Human Rights in
Asean Seen as a Paper Tiger
By Pravit Rojanaphruk
October 15, 2010
The forum was organised by the Southeast Asian Human Rights
Network and other partner organisations such as Mahidol
University's Centre for Human Rights Studies and Social
Some experts like Carlos P Medina, executive director
of the Human Rights Centre in Manila believes the region's
human rights mechanisms don't have teeth and merely concentrated
on promotion, not protection.
"Asean is wary of its image, sometimes more than
substance. There are many Asean countries focusing on
the makeup. We have to unmask it," he said
Associate Professor Azmi Sharon from the University of
Malaya said the principle of non-interference, along with
what is known as the Asean way, were the main obstacles.
"The Asean way is where we don't disturb each other,
and just love others," he said, adding that there's
a need to push for "proper treaties" that would
promote and protect human rights in the region.
Viti Muntabhorn, a noted law professor at Chulalongkorn
University, sounded slightly hopeful though, saying that
at least the issue of human rights in Asean is "totally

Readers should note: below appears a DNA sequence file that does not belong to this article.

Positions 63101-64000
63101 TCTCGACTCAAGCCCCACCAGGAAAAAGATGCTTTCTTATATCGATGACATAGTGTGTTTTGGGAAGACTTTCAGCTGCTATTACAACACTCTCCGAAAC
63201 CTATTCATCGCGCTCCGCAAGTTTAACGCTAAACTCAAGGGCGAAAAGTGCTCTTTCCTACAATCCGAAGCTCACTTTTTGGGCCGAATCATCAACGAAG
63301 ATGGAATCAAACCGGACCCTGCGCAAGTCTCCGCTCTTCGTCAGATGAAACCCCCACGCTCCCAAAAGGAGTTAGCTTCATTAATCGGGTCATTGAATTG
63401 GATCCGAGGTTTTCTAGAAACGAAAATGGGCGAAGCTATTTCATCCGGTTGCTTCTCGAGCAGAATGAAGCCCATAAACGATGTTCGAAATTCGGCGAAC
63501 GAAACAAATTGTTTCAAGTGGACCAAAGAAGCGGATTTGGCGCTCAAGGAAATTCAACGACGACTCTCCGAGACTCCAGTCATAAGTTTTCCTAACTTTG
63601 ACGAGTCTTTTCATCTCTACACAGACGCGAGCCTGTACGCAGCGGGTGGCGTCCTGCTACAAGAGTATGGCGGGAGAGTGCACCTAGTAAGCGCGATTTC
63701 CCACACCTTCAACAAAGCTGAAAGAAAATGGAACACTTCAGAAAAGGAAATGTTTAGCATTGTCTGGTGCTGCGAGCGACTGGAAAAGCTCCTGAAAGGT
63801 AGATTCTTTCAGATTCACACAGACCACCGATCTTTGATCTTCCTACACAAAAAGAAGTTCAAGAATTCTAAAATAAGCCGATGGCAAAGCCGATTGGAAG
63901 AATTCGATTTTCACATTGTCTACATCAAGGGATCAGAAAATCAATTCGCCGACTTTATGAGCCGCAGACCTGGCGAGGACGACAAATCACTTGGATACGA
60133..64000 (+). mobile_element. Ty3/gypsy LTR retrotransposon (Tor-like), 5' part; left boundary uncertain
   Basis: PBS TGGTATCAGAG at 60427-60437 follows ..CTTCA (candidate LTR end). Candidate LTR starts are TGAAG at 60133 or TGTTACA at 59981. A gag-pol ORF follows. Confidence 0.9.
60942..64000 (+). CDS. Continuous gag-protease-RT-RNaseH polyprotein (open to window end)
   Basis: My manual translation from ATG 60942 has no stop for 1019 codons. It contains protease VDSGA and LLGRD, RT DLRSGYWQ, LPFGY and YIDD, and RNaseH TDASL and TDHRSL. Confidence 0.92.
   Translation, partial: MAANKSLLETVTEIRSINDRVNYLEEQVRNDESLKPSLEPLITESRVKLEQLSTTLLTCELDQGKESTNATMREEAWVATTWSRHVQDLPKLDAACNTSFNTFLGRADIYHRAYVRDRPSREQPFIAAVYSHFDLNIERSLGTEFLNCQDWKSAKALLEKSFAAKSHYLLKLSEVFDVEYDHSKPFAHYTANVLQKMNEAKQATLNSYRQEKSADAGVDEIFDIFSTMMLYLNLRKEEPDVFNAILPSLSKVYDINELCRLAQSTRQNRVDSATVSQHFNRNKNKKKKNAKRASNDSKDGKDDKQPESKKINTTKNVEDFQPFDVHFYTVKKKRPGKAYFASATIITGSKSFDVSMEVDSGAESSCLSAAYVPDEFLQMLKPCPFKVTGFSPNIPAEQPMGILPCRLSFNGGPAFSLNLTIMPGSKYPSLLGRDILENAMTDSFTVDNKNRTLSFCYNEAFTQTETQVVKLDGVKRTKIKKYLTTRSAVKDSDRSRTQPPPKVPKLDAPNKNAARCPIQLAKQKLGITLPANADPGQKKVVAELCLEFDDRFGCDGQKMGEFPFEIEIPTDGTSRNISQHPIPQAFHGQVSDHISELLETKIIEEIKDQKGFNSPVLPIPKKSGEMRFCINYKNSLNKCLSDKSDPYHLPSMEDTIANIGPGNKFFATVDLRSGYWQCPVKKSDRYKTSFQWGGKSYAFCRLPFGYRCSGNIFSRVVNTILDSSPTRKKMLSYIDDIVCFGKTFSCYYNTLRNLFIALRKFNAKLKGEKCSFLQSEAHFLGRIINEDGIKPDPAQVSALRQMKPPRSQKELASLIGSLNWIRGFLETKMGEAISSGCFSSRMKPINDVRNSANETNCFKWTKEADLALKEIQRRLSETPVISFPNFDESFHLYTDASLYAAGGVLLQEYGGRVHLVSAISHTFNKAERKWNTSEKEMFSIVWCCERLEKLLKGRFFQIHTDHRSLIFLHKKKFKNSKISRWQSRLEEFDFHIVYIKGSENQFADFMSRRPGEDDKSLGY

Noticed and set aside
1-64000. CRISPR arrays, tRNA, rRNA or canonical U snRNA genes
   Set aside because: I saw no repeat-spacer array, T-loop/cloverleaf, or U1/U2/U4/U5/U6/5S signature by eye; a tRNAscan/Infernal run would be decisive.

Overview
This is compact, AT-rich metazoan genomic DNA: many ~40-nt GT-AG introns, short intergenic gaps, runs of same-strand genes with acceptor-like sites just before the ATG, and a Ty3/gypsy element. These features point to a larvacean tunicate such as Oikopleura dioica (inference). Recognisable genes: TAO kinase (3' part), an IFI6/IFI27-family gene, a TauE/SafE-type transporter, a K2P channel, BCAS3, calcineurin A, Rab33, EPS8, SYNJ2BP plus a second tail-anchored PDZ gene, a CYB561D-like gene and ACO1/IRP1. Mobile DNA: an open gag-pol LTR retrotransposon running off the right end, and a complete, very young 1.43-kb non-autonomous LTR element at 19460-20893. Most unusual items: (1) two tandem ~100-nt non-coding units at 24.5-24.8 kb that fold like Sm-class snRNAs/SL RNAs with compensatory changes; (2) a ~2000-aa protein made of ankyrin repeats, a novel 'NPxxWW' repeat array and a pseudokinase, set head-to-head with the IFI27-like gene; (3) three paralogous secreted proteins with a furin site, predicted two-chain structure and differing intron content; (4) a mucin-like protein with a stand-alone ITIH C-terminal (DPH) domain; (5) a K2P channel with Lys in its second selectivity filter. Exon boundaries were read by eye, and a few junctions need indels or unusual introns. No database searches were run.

However, he warned that "fa?adism" has prevailed
on many fronts, with cyber laws in Thailand and beyond
"unnecessarily" muzzling the freedom of expression.
"[The region] still spends too much on military
and national security, and not enough on human security,"
he said, adding that the regional rights body still had
no power to investigate or implicate individuals or countries
that have committed abuses.
"The Asean is after all intergovernmental. It's
not inter-people," he said, adding that there's a
lack of democracy on many fronts in the region and not
enough decentralisation and redistribution.
Surin Pitsuwan, Asean secretary-general, in his keynote
speech acknowledged that "we have a long way to go"
until the rhetoric of political discourse spreads throughout
"In some landscape of the region, it doesn't apparently
exist," he said, urging the gathering to elevate
human rights in the region to a higher level.